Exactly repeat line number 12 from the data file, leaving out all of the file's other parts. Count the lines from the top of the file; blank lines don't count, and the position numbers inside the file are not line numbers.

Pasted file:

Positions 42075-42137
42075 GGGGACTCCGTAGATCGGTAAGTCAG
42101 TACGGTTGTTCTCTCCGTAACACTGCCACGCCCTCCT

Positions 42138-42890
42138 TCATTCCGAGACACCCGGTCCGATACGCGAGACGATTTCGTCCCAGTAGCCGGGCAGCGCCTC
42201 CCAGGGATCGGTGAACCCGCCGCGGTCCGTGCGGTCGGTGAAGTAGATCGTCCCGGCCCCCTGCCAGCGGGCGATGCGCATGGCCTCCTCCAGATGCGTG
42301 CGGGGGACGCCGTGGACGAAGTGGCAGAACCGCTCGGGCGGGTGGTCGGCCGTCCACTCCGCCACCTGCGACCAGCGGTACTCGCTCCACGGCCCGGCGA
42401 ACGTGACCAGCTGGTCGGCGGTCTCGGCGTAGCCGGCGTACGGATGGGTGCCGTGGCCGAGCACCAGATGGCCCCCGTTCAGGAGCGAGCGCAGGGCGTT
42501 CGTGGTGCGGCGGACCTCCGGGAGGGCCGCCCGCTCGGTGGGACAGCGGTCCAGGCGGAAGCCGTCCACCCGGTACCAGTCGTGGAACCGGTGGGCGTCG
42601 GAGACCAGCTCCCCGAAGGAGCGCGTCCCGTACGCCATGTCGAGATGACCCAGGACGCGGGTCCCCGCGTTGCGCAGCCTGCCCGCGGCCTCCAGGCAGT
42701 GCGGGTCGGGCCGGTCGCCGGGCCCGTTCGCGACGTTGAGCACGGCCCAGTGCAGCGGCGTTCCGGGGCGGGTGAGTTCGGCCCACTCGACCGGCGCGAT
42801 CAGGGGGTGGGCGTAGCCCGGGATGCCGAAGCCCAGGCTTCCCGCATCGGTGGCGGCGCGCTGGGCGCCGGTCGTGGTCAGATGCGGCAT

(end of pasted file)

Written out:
42801 CAGGGGGTGGGCGTAGCCCGGGATGCCGAAGCCCAGGCTTCCCGCATCGGTGGCGGCGCGCTGGGCGCCGGTCGTGGTCAGATGCGGCAT